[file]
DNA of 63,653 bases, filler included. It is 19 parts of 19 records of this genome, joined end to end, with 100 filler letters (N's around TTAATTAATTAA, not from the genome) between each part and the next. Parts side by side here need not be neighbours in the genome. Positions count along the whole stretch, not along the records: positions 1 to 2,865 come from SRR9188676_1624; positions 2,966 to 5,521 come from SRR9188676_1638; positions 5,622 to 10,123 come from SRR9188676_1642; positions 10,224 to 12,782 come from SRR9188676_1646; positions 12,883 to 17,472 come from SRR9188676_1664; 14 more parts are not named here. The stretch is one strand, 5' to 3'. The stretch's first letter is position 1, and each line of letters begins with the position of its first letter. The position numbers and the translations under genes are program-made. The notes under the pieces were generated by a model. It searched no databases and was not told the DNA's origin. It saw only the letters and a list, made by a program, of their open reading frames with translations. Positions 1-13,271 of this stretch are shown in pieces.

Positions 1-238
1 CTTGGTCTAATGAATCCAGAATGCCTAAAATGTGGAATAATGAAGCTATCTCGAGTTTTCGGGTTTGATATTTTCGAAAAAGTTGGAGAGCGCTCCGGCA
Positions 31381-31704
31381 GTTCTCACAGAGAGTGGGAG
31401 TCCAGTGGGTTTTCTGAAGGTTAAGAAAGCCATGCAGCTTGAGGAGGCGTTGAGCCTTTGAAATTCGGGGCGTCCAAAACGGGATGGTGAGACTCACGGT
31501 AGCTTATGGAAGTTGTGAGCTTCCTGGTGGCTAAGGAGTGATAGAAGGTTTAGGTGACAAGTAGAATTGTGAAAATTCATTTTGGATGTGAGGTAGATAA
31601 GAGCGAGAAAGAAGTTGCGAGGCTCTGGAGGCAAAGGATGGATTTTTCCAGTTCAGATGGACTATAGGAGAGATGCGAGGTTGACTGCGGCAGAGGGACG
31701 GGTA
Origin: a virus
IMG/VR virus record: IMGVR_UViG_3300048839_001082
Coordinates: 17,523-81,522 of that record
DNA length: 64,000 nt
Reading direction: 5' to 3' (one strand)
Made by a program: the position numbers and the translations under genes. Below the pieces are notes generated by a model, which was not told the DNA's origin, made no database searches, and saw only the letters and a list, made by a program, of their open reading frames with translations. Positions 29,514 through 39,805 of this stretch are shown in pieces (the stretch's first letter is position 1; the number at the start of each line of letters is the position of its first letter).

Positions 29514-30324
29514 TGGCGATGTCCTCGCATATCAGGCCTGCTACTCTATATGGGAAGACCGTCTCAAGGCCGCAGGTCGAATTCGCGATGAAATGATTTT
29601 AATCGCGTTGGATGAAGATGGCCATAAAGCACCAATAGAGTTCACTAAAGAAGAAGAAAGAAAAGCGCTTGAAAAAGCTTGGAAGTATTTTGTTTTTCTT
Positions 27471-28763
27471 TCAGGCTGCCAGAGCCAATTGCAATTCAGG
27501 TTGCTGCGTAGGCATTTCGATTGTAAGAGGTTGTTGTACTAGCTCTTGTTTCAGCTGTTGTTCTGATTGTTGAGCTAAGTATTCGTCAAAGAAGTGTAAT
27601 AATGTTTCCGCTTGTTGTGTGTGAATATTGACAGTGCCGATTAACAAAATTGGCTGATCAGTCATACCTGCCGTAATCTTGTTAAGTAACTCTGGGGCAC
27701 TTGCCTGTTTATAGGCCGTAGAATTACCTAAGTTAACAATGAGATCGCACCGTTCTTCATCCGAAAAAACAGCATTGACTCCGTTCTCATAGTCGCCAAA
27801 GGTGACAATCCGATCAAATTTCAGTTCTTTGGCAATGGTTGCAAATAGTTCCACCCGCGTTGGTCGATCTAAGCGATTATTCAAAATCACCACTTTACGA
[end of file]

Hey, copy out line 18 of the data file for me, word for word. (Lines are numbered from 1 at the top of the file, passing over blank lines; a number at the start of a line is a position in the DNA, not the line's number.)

29601 AATCGCGTTGGATGAAGATGGCCATAAAGCACCAATAGAGTTCACTAAAGAAGAAGAAAGAAAAGCGCTTGAAAAAGCTTGGAAGTATTTTGTTTTTCTT